Ranking the 7 Biggest Upgrades the Patriots Made This Offseason
Like any NFL team, the New England Patriots are not a static entity. Players come and players go. Franchises want to get young talent to help their teams. Players want long-term monetary security, playing time and a chance to win a ring.
Some seasons the net effect is negative. Other times—like in 2014—the Patriots end the offseason much better than they started it.
Here are seven ways the Patriots upgraded since ending the 2013 season.
1. Darrelle Revis (CB)
Likely Upgrade Over: Aqib Talib
I'll let them jabber about who is on top, but Darrelle Revis and Richard Sherman are the two best cornerbacks in the NFL. Talib is easily in the top 10, but his inability to stay healthy during key games contributed to exits earlier than the New England Patriots would have preferred the last two years.
Revis can effectively contain a No. 1 receiver like Calvin Johnson or completely erase a No. 2 receiver. That gives defensive coordinator Matt Patricia some flexibility in determining where he can most efficiently deploy double-teams and safety help.
At times Talib struggled against top receivers—Josh Gordon (seven catches for 151 yards) for example—and with Johnson, Brandon Marshall and others on the schedule in 2014, Revis' addition will go a long way to shoring up the secondary.
2. Brandon Browner (CB)
Likely Upgrade Over: Alfonzo Dennard and Logan Ryan
Dennard and Ryan are very good young cornerbacks and have skill sets that are far more diverse than Brandon Browner. However, Browner's ability to get physical at the line of scrimmage comes at a premium with the way the New England Patriots defense is being put together.
Browner's ability to hold up the receiver at the line of scrimmage puts less pressure on the safeties and gives the defensive linemen an extra beat to get to the quarterback.
While Ryan or Dennard will likely begin the season opposite Revis, look for Browner to begin a new element to the defense after his four-game suspension is up.
3. Dominique Easley (DL)
Likely Upgrade Over: Chris Jones
Jones racked up six sacks as a rookie last year, but they didn't come without a cost. According to Pro Football Focus (subscription required), Jones was the worst defensive tackle in the league against the run.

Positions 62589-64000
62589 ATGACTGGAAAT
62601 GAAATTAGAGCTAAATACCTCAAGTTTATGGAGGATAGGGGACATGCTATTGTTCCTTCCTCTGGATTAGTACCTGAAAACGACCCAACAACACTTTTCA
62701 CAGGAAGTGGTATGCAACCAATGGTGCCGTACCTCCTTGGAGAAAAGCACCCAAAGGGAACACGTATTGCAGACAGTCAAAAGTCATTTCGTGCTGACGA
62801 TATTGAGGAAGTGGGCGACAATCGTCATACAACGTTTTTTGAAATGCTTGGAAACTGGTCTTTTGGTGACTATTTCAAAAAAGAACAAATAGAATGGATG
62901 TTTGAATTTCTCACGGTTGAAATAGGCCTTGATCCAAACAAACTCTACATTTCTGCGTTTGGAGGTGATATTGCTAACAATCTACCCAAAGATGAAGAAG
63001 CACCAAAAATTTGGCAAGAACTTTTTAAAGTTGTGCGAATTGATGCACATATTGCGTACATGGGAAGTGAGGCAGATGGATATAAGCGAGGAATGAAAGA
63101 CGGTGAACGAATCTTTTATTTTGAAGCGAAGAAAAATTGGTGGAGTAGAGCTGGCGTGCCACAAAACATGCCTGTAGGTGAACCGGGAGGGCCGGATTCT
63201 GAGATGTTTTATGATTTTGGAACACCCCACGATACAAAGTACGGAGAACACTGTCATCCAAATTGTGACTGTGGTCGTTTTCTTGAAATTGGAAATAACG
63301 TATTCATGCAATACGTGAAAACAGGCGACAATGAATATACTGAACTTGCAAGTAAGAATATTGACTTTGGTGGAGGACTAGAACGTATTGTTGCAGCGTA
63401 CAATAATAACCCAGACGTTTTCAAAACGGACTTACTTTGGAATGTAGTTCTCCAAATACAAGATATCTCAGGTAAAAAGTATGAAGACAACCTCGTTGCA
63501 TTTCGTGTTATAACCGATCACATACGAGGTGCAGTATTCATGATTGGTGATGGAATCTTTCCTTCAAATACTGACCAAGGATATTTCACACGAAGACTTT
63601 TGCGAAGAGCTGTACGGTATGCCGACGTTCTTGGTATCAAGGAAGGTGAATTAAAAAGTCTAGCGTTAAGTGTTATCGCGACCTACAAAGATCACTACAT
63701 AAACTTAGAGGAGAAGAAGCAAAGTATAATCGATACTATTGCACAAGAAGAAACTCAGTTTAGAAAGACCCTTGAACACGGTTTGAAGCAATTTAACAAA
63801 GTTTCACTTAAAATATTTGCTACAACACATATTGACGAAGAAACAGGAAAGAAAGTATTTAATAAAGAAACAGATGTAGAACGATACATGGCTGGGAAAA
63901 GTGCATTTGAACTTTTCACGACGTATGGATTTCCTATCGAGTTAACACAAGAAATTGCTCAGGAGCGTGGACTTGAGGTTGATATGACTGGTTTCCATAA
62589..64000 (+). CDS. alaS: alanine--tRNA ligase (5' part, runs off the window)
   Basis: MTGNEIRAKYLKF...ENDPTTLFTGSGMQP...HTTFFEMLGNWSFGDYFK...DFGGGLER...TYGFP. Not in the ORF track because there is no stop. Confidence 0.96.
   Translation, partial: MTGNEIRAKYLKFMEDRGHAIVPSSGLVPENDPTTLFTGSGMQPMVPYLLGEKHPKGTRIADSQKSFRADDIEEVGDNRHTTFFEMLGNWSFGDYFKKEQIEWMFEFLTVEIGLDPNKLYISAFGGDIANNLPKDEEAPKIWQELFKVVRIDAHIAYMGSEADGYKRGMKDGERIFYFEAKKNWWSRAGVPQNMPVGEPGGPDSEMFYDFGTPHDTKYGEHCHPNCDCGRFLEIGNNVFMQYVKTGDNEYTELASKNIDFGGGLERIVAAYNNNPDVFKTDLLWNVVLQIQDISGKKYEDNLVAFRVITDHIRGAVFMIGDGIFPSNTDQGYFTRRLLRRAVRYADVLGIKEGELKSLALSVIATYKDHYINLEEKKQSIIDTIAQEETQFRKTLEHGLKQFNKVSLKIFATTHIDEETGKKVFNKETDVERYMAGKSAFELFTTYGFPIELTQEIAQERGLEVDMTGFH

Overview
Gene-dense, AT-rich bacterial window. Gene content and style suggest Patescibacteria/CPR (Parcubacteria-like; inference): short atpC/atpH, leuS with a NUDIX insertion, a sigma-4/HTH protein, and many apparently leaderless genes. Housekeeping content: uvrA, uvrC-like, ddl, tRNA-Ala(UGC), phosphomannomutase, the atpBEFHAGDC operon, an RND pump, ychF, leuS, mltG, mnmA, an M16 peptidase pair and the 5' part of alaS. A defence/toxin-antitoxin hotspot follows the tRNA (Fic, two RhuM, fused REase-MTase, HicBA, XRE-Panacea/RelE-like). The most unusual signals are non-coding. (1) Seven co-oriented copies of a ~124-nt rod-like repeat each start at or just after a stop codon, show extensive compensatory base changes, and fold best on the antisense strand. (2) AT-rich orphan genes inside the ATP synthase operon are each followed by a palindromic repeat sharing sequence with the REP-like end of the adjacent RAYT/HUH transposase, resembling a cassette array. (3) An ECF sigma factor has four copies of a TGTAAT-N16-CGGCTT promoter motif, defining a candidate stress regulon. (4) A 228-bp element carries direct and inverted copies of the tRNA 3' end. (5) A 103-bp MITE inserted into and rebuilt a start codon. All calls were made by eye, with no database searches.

The addition of Dominique Easley will bring a more balanced presence alongside Vince Wilfork. The rookie has an even more explosive get-off than Jones and, despite giving up almost 20 pounds to Jones, uses his quickness and active hands to hold up better against the run.
While Tommy Kelly may give Easley a run for his money, expect Easley to get a starter's share of snaps in a variety of situations starting early in the season.
4. James Anderson (LB)
Likely Upgrade Over: Brandon Spikes
Even if the New England Patriots didn't sign James Anderson, it may have been an upgrade to jettison the mercurial Spikes. His intimidating presence on Sunday was important at times, but it didn't make up for his distractions and unreliability Monday through Saturday.
Anderson isn't great against the run; his 236-pound frame makes it easy to get enveloped by bigger linemen. However, he brings exactly what the Patriots need—sure tackling and coverage ability.
With Dont'a Hightower, Jerod Mayo and Jamie Collins manning the base defense, Anderson will be able to step in with one of the three starters in the nickel package, helping him hide his deficiencies.
5. Bryan Stork (C)
Likely Upgrade Over: Ryan Wendell
Wendell ranked 31 out of 35 centers ranked by Pro Football Focus in 2014. Despite those ugly figures, he may be a bit more agile and better on the move than rookie Bryan Stork.
Stork, however, weighs in at 315—Wendell is closer to 300—and has a much stouter anchor in pass protection. He keeps his shoulders square to the line of scrimmage and works well in tandem with his guards.
In the AFC East—with Mo Wilkerson, Sheldon Richardson and Marcell Dareus, among others—having a little bit of extra weight in front of Tom Brady is a good strategy. An extra one-tenth of a second is all he may need to get rid of the ball and avoid a sack.
6. Jemea Thomas (CB/S)
Likely Upgrade Over: Nate Ebner, Tyler Wilson
Ebner has been a steady performer on special teams over the last two years, always seeming to be in the right place at the right time. However, he logged only 41 snaps—just five in 2013—over the same time frame.
Wilson has had a similar career path, although he has made more of his snaps, logging five interceptions in his short career.
Jemea Thomas, despite his 5'10" and 194-pound frame, can fill the shoes of both players. He can excel on special teams—both as a gunner or returner—while offering a diverse skill set on defense. He rushes the passer like Kyle Arrington, while delivering intimidating hits in coverage and run support.
He and Browner will cause receivers to think twice about catching the ball in New England.
7. Will Smith (DE)
Likely Upgrade Over: Andre Carter, Michael Buchanan
Rob Ninkovich and Chandler Jones had to do the job themselves. The defensive end duo accounted for just under 50 percent of total quarterback pressures (including hits and sacks), according to Pro Football Focus.
Carter and Buchanan—even though they played in known passing situations—tallied only 23 pressures on 235 rush attempts, clocking in at just under 10 percent. Their run defense didn't make up for their lack of pressure either.
If Will Smith is healthy, he has shown the ability to rush the quarterback at the same rate as Carter and Buchanan, while being more of a two-way player.
Rookie sixth-round pick Zach Moore might be the future at the position, but Smith should be able to serve as an adequate stopgap.